Meanwhile, things improved for us and we got a house. And *right* after we bought the house, he lost his job. But we were determined, and we kept that house. Things worked out.

    The kids are grown and mostly gone, and we have the two most wonderful grandchildren in the world. All of the kids are a joy.

    The interesting thing is that my husband’s parents never planned kids, and he is #10 of 10. I’m #4 of 4, and I was SOOO unplanned and was going to ruin my parents’ lives, as my mother kept telling me until I told her it hurt to hear that. If they could have chosen not to have me — if abortion had been legal and *respectable* then — I would not be here. And neither would my four kids and my growing brood of grandchildren. Because of money concerns that, it turned out, were not even reasonable.

    Do what you think is best. I’m just glad that I’m here!

  9. I think it is responsible to take finances into consideration to some degree, but you should not use that as the only measurement of whether you should have a kid or not. To know that when you are through school and can afford it better and to make a decision to wait until then is responsible (thinking through a time table and making a plan, it could be anything). But as most people know, kids tend to come not on our schedule very often. Parents can only plan to a certain extent.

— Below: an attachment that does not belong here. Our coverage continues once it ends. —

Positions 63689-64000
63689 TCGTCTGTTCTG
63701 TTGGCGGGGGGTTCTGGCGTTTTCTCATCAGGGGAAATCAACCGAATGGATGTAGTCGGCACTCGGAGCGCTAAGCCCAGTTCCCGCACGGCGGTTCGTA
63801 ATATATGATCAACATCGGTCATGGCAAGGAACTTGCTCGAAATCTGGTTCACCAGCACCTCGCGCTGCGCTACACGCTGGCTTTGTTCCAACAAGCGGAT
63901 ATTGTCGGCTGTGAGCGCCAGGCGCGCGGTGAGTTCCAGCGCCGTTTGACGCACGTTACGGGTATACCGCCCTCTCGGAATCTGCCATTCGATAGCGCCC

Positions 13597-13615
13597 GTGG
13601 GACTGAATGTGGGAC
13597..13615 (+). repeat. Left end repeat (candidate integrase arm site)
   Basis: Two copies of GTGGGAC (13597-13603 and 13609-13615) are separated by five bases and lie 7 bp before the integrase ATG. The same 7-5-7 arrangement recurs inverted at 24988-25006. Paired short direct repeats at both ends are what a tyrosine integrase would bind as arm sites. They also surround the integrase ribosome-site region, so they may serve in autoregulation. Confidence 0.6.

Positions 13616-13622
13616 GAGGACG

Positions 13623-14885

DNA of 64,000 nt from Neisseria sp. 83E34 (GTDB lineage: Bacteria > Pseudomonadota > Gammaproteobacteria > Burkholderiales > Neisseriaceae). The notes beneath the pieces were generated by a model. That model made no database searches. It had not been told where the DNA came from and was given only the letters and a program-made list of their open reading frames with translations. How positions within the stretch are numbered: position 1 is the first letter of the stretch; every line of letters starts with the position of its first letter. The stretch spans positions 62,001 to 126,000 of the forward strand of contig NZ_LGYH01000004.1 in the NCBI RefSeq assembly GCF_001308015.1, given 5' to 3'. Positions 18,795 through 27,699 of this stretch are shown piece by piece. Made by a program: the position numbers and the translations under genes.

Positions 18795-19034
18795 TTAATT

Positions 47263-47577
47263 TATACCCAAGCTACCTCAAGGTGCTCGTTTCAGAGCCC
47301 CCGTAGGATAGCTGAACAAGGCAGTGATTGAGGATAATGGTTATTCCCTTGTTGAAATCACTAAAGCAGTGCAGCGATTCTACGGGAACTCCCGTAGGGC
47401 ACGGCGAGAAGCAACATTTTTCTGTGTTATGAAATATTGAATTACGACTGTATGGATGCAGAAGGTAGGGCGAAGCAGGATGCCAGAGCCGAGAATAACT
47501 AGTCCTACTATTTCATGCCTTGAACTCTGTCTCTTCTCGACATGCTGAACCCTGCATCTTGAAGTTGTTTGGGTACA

I don’t think people should NOT have kids because of money concerns, but I also don’t think someone who can hardly afford the ones they have keep having children. It really is a fine line and will be different for every family.

    My dh is a teacher, I work from home part time and we have 4 kids. while we do without a lot of things and have to live a very frugal life, my kids (and us to an extent) get all the things we need and much of what we want. My dd is still living her dream of being a gymnast even on our limited teacher’s salary. Just because we don’t make a lot of money doesn’t mean my kids don’t get to follow their passions and dreams. We say yes plenty, just not to everything.